Do my breakers need to be on for battery to charge?

Discussion in 'First Time & New Camper Owners' started by 1Step, Nov 15, 2019.

  1. 1Step

    1Step New Member

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    When the pup is plugged into shore power (either at home 110 or on site 30amp), do the breakers need to be on for the battery to get charged?
    I am so confused about getting juice to the battery!
     
  2. bheff

    bheff Well-Known Member

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    Why would you turn your breakers off?
     
  3. 1Step

    1Step New Member

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    I presumed that having them on somehow kept a current running to/from my battery.

    Not feeling overly intelligent at the moment and guessing I am completely wrong in my assumption and displaying my total lack of electrical knowledge!
     
  4. jmkay1

    jmkay1 2004 Fleetwood/Coleman Utah

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    No. Although every converter is different usually for your age camper there is absolutely nothing special you need to do. I would take a multimeter and measure the battery voltage while it’s plugged in. If it reads 13 or close to it, it is charging. If not, then something may be wrong.
     
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  5. joet

    joet Well-Known Member

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    They need to be on. Your convertor needs AC power in order for it to charge your battery
     
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  6. bheff

    bheff Well-Known Member

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    Yes, most all converters need the breakers on. Unless you are working on a circuit there is no need to flip the breakers "off".
    You have 2 means of electricity. Battery and shore power. When connected to shore power your battery isnt used. The converter sends out power to both the 12 volt side (dc) and 120 volt (ac) outlets. Your outlets will NOT work on just battery power. The battery powers the lights, water pump, heater fan when not on shore power.
    Your fridge will work best on propane. Dont use 12volt unless traveling down the road. (Even then I still use propane)
     
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  7. GreyFox

    GreyFox Well-Known Member

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    Not true at all - a converter has nothing to do with the trailer's 120 vac system other than being a convenient place to physically mount breakers on it's front panel. It's a logical solution as 120 vac has to be connected to the converter's input anyway and avoids the need for a separate breaker box. In some smaller campers (many popups for example) one of the breakers protecting a couple of 120 vac receptacles will often also be wired to protect the converter, in larger trailers (travel trailers, 5ths, etc) the converter is often protected by it's own breaker. In this latter wiring scheme one could switch off the converter completely yet still have 120 vac feeding all the various duplex receptacles in the camper.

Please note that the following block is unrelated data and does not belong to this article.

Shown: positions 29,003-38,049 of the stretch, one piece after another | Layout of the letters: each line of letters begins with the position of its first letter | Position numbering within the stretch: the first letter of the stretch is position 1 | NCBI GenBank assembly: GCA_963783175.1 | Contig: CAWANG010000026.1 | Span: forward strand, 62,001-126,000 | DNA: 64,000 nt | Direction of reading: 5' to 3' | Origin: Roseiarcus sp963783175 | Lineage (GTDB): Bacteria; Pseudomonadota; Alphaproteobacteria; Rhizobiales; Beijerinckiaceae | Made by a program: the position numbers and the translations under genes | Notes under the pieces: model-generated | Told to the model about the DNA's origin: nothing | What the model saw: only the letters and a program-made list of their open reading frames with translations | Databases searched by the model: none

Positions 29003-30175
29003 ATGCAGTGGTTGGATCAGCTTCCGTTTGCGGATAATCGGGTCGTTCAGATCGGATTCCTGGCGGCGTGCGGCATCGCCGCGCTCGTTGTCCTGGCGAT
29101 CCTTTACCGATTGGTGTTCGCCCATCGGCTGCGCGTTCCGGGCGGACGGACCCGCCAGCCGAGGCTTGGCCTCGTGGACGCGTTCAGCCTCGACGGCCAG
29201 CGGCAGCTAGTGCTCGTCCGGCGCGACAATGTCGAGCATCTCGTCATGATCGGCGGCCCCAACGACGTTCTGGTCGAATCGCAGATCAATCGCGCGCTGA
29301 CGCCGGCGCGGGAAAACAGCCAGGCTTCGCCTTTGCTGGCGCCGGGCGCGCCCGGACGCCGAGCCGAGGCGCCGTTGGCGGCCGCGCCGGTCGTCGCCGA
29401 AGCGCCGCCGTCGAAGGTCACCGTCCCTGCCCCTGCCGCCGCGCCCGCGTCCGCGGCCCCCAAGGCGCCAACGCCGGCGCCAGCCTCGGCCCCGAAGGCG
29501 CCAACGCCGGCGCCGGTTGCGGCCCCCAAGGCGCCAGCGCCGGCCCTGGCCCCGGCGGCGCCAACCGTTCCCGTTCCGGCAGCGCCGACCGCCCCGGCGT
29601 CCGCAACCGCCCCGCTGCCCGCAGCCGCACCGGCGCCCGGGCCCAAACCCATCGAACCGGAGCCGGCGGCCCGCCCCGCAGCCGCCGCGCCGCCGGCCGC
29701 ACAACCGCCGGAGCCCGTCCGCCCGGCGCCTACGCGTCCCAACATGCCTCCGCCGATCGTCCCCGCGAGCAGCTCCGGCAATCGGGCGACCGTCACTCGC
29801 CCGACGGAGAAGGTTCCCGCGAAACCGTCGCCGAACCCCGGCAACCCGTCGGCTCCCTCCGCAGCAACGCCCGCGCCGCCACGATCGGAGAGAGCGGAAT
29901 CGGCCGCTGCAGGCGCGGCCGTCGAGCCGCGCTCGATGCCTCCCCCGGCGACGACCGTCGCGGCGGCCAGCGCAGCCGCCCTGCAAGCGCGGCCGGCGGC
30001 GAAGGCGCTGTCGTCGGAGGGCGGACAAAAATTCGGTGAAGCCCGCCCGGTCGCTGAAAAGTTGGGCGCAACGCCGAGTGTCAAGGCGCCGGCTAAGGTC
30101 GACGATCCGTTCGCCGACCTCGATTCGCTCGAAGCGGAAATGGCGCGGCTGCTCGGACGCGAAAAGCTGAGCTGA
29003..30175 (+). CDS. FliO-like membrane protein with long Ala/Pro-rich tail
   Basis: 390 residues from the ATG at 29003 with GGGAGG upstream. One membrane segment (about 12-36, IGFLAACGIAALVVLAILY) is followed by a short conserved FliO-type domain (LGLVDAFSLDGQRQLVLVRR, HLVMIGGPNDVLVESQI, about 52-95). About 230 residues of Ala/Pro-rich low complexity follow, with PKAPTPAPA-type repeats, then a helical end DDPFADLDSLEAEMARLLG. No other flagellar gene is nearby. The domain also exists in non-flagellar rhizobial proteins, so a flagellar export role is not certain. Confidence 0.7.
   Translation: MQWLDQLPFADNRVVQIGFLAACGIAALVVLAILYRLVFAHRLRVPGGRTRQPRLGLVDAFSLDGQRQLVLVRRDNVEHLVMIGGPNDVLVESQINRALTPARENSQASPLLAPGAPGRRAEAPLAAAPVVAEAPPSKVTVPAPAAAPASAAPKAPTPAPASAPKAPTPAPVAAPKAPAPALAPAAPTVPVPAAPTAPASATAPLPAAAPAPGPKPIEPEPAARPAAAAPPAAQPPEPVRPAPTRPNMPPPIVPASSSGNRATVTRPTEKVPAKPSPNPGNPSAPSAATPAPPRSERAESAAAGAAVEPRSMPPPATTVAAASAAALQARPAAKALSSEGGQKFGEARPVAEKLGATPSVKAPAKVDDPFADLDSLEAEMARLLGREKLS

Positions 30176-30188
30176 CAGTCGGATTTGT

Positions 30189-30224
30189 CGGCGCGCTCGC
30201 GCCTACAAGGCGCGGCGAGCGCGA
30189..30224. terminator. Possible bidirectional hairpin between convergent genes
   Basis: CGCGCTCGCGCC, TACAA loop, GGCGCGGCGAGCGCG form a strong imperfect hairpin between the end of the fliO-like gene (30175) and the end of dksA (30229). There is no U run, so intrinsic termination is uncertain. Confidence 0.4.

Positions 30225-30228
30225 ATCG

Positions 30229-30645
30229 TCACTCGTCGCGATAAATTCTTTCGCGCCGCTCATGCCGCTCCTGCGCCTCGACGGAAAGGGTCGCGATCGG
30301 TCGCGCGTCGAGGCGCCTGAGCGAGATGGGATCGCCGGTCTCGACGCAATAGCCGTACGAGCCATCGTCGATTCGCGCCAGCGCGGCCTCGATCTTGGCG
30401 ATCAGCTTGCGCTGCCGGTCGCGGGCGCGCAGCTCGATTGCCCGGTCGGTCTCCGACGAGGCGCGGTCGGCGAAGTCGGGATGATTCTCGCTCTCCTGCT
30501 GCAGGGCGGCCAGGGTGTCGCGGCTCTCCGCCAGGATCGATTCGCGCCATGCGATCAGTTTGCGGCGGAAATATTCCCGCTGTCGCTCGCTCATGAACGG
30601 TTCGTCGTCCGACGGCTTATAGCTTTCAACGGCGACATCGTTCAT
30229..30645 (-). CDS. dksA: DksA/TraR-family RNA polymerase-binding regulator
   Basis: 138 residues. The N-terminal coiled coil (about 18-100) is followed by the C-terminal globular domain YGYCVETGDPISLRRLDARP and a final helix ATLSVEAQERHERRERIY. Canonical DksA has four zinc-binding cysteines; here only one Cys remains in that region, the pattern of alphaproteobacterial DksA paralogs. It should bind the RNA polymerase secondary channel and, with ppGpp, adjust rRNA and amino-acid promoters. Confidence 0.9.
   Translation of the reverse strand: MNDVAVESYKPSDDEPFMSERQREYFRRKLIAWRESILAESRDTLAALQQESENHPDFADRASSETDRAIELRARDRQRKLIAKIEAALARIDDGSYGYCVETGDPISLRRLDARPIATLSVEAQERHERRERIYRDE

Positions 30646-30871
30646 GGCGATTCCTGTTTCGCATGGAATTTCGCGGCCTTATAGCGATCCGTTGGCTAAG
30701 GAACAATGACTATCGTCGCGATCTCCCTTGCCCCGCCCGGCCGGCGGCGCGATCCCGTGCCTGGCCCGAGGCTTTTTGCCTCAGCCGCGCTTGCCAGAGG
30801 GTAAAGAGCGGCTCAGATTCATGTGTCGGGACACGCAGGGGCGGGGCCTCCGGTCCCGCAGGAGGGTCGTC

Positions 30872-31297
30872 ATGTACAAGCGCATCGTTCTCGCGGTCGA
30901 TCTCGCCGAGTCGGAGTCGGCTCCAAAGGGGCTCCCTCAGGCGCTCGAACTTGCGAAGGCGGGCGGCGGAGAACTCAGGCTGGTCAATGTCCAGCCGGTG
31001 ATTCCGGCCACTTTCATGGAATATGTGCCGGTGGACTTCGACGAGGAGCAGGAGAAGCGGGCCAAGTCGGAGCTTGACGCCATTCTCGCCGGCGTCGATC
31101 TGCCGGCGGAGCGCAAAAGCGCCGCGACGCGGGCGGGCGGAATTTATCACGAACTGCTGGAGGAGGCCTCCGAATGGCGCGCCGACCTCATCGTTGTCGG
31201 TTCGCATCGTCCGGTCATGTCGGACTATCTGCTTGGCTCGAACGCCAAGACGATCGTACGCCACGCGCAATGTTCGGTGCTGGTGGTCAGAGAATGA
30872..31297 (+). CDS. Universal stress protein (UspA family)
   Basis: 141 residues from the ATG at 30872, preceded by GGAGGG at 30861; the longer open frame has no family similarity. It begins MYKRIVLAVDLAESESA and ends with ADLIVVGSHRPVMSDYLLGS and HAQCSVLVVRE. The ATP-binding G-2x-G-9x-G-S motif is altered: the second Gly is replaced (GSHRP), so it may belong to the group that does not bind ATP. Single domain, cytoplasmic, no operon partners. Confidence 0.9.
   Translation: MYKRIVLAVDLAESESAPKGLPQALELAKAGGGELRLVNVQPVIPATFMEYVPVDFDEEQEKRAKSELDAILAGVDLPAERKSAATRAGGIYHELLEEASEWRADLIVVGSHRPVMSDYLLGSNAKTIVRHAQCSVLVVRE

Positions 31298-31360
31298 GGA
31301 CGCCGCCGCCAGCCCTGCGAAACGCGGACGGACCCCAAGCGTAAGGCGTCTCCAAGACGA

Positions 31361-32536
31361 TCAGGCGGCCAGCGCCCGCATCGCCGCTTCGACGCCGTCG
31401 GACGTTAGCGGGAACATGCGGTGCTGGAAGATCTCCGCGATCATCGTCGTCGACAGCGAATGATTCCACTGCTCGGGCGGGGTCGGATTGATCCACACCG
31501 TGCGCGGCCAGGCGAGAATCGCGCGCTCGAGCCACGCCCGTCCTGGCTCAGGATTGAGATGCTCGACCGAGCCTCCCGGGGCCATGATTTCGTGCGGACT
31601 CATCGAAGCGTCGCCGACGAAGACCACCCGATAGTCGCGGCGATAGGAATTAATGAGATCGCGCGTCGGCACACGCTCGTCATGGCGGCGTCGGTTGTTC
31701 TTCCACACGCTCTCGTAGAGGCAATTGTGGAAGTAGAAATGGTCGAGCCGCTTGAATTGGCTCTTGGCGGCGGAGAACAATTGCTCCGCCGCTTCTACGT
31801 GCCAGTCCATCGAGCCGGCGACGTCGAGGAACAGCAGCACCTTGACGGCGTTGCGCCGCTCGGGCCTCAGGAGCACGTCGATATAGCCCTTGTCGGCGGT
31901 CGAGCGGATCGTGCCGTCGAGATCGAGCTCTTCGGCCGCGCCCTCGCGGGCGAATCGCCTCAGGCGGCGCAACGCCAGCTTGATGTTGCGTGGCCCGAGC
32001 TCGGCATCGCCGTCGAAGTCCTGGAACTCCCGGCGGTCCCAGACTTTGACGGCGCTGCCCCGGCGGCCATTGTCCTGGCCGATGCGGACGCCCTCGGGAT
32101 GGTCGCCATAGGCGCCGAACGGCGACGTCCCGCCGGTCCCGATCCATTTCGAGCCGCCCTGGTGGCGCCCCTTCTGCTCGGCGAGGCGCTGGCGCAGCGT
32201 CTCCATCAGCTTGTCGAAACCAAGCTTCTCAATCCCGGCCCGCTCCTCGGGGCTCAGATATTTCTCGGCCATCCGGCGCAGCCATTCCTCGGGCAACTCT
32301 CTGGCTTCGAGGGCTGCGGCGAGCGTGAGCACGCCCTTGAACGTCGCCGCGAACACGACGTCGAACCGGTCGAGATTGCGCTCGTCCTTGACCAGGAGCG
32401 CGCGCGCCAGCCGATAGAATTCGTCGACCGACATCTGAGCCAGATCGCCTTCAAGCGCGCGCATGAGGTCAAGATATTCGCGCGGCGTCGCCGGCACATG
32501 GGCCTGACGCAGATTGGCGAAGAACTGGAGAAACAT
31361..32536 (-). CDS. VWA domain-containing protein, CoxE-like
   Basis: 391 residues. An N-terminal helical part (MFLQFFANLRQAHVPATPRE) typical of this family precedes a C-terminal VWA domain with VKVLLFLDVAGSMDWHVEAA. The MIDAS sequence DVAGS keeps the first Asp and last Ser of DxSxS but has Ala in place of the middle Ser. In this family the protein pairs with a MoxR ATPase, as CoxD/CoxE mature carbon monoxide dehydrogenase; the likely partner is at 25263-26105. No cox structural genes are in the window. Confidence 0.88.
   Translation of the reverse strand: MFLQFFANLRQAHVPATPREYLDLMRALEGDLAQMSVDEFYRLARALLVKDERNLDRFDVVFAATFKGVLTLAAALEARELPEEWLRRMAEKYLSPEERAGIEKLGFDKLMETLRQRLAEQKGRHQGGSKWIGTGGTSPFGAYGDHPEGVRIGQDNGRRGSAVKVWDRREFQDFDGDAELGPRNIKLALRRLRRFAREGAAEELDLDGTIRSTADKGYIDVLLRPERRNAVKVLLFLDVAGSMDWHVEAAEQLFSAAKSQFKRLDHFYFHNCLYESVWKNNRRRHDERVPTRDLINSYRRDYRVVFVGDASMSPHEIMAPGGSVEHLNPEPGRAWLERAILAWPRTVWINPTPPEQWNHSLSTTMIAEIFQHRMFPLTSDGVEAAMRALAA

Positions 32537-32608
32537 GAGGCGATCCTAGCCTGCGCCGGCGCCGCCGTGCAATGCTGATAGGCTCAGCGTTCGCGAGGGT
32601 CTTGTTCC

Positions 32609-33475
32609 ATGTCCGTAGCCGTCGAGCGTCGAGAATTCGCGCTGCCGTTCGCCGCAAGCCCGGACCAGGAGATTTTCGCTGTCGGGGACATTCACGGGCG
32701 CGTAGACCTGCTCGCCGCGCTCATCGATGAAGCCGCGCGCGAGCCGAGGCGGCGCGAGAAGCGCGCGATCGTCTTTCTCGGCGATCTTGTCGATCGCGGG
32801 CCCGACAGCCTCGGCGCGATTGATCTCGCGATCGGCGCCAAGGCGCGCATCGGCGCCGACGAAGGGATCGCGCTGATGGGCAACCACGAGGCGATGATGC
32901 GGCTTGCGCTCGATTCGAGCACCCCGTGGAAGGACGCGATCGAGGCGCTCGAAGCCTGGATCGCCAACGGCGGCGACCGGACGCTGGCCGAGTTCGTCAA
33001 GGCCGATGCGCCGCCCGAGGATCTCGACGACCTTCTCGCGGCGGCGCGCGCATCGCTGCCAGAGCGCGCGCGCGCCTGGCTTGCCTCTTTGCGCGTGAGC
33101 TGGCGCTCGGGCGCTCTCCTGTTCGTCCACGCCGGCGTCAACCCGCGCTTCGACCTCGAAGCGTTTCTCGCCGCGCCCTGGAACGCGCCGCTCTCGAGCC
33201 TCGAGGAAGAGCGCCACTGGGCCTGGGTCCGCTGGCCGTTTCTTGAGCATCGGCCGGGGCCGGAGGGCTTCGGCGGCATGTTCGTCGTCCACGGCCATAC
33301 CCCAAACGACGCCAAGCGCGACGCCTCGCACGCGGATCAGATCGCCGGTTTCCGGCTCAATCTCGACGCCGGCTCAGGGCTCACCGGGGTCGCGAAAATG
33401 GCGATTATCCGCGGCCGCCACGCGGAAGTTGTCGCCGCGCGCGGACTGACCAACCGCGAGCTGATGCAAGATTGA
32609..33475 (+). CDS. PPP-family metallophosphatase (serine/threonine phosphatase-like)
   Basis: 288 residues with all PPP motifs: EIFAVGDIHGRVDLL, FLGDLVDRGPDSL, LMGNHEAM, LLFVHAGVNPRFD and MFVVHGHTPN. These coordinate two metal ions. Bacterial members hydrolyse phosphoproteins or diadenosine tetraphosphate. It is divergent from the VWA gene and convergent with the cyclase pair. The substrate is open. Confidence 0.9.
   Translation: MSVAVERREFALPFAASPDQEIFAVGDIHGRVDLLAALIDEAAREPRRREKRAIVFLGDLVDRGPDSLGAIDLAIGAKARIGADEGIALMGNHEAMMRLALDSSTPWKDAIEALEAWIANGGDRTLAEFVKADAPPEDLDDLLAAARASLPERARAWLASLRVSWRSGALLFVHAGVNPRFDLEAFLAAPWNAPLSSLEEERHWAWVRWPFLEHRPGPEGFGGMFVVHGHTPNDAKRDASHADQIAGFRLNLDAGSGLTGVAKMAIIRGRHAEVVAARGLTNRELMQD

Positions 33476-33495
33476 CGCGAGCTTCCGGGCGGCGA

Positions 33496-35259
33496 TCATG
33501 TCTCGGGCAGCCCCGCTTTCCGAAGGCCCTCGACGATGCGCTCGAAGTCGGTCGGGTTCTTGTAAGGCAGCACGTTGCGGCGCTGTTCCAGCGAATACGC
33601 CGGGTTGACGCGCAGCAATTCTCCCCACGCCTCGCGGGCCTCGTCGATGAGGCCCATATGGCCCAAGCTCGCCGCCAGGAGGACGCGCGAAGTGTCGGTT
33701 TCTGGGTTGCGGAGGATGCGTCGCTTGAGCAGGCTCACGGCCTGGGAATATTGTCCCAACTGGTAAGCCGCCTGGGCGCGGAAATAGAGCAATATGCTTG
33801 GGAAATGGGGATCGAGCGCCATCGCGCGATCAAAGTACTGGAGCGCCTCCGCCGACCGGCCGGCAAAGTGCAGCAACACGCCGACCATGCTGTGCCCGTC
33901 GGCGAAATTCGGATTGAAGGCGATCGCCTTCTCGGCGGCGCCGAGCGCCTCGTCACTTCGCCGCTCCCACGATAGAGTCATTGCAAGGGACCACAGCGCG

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  8. Toedtoes

    Toedtoes Well-Known Member

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    The converter is usually a converter/charger.

    The charger portion takes the shore power (or generator power) to charge the battery.

    The converter portion takes the shore power (or generator power) and converts it to 12v power to operate the lights, water pump, heater fan, and any other 12v functions in your camper.

    The outlets are powered directly through the shore power (generator power).
     
  9. roybraddy

    roybraddy Well-Known Member

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    I always have a multimeter around... I also have a 12VDC Panel just inside my entrance door that is directly connected to the batteries... My batteries read 12.5-6 VDC when switched out just sitting there. If I want them to be charged I have to see this DC VOLTAGE to jump up to over 13VDC...

    If you don't see the higher DC Voltage across the battery terminals then the batteries are not being charged...

    Do whatever you need to do with your breakers to see an increase in DC Voltage across the battery terminals...

    Roy Ken
     
  10. Anthony Hitchings

    Anthony Hitchings Well-Known Member

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    Not really, IMO your loads are always on the battery bus unless you have an unusual converter with a relay to isolate battery bus from load bus when charging (which also means that you would need to need careful on how you wire up downstream equipment, else you would defeat such a feature). My new Progressive Dynamics "converter" does not have this split personality (I checked with P.D.) (the older model might have). So unless you have a split personality rig - there can only be one flavor of 12- 14V on the bus shared by the battery and loads. Given how much trouble many PUP owners have with electrical issues, I can't imagine the "converter" manufacturers adding such complexity.

    The rub here is that I had looked at some old P.D. converter literature, and thought that my new converter was going to give me this feature. No such luck. But given that I have a PV system, its just as well. Things are sufficiently complex with just a common bus.
     

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